1. Building Social Capital through Sport-Based Programs: A Critical Investigation into the experiences of Youth from
Research Question: To what extent does London Premier League Kicks allow urban youth to create and convert different forms of social capital in the broader society?
Sport as a vehicle for social mobility:
This research study will critically examine sport as a vehicle to improve urban youth’s social mobility. Youth from urban neighbourhoods throughout their adolescence face vulnerability to: gang involvement, school
exclusion, and unemployment. Sport-based programs are widely advocated by policy makers to enhance academic performance, improve health, and reduce crime and anti-social behaviour (Giulianotti, 2011). With
the widespread assumption that disadvantaged communities “inevitably produce deficit people” (Coalter, 2013, p.3), the promise of these societal outcomes through sport is believed to enhance urban youth’s social
mobility. In 2014, The Mayor’s Office for Policing and Crime and The Premier League invested £1 million into London Premier League Kicks - a sport-based program using football to steer London youth away from
crime and gang involvement and into education and employment. The program is delivered by twelve London Professional Football Clubs (including Chelsea FC, 2015), who provide free organised football sessions
in twenty police priority boroughs for youth of 12-18 years of age.
Sport and Social Capital:
Social capital will be used to theorise sport as a vehicle for social mobility. Putnam’s (2000) notion of social capital focuses on the benefits social networks has on individuals and their communities. Putnam divided
social capital into two different forms – bonding and bridging capital. Bonding capital refers to maintaining already established close ties with similar people in one’s social group, who typically produce resources to
help individuals ‘get by’. Bridging capital is the process of an individual getting to know different people they are loosely tied with to ‘get ahead’. Linking capital, a third form of social capital by Woolcock (2001),
involves individuals reaching out to people in dissimilar social stratifications and accumulating a greater range of resources than the ones available within one’s community. Studying sport and social capital allows the
researcher to understand the different social networks youth individually developed within the London Premier League Kicks program to mobilise into different areas of society. Spaaij’s (2011) and Walseth’s (2008)
study on sport and social capital found sport-based programs were suitable environments for bonding and bridging social capital between different ethnic backgrounds; however, such programs were particularly
weak in producing bridging social capital which is sustainable. This study will map the different experiences of the youth in the program to understand the different forms of social capital they acquired to ‘get by’ or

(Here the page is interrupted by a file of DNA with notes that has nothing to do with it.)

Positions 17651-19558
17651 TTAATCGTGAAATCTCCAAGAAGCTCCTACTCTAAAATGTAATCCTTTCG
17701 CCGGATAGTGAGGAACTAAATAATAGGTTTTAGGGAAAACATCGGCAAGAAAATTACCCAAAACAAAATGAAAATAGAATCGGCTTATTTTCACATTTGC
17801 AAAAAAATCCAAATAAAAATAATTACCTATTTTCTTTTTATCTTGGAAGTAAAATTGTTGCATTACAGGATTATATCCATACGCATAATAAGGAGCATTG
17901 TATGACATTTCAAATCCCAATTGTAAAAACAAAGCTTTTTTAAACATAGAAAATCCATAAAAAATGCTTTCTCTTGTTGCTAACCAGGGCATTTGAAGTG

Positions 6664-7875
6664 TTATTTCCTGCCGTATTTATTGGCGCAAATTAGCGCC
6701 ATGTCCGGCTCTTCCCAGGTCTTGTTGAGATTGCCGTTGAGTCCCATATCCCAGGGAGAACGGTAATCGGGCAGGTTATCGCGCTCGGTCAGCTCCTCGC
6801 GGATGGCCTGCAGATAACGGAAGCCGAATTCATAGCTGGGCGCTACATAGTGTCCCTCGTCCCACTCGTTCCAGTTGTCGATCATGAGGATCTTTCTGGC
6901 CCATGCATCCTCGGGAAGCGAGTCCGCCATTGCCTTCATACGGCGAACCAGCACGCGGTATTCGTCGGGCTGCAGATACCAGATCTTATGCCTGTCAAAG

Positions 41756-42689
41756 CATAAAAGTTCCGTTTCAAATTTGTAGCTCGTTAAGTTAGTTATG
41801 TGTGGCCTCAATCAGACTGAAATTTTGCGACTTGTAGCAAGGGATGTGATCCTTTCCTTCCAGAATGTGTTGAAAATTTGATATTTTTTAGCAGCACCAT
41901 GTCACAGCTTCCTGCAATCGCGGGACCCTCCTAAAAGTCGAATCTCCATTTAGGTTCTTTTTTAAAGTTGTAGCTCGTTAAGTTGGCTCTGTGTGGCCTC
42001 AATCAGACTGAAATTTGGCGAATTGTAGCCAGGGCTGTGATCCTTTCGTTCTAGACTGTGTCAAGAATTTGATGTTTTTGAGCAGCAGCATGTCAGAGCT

‘get ahead’ in life.
How will this research study be conducted?
Semi-structured interviews will be conducted with London youth aged over 16 who were involved with the program. This popular qualitative research method will allow the youth interviewed to provide in-depth
knowledge their personal experiences of how they believe participating the sport-based program has given them useful resources to integrate into society (Markula and Silk, 2011). Recent empirical studies on sport
and social capital have utilised semi-structured interviews to reveal the participant’s life history and the different forms of capital they obtained from participating in sport-based programs (Clark and Burnett, 2010).The
use of open-ended questions allows the researcher to analyse the subjective meanings and values the youth give to their lived experiences within the program.
Chelsea FC., 2015. Kicks project to continue [Online]. Available from: http://www.chelseafc.com/news/latest-news/2015/01/kicks-project-to-continue.html [Accessed 11 November 2016]. London: Chelsea FC.
Clark, C. and Burnett, C., 2010. Upward social mobility through women’s soccer. African Journal for Physical, Health Education, Recreation and Dance (AJPHERD),16(4), pp.141-154.
Coalter, F., 2013. Sport for Development: What game are we playing? Oxon: Routledge.
Markula, P. and Silk, M., 2011. Qualitative research for physical culture. Basingstoke: Palgrave Macmillan.
Putman, R.D., 2000. Bowling alone. The collapse and revival of American community. New York: Simon & Schuster.
Spaij, R., 2011. Beyond the playing field: Experiences of sport, social capital, and integration among Somalis in Australia. Ethnic and Racial Studies. 35(9), pp.1519-1538.
Walseth, K., 2008. Bridging and bonding social capital in sport-experiences of young women with an immigrant background. Sport, Education and Society. 13(1), pp.1-17.
Woolcock, M., 2001. The Place of Social Capital in Understanding Social and Economic Outcomes. Isuma The Canadian Journal of Policy Research, 2, pp.1–17.
Keon Richardson 2016/2017 Department of Health firstname.lastname@example.org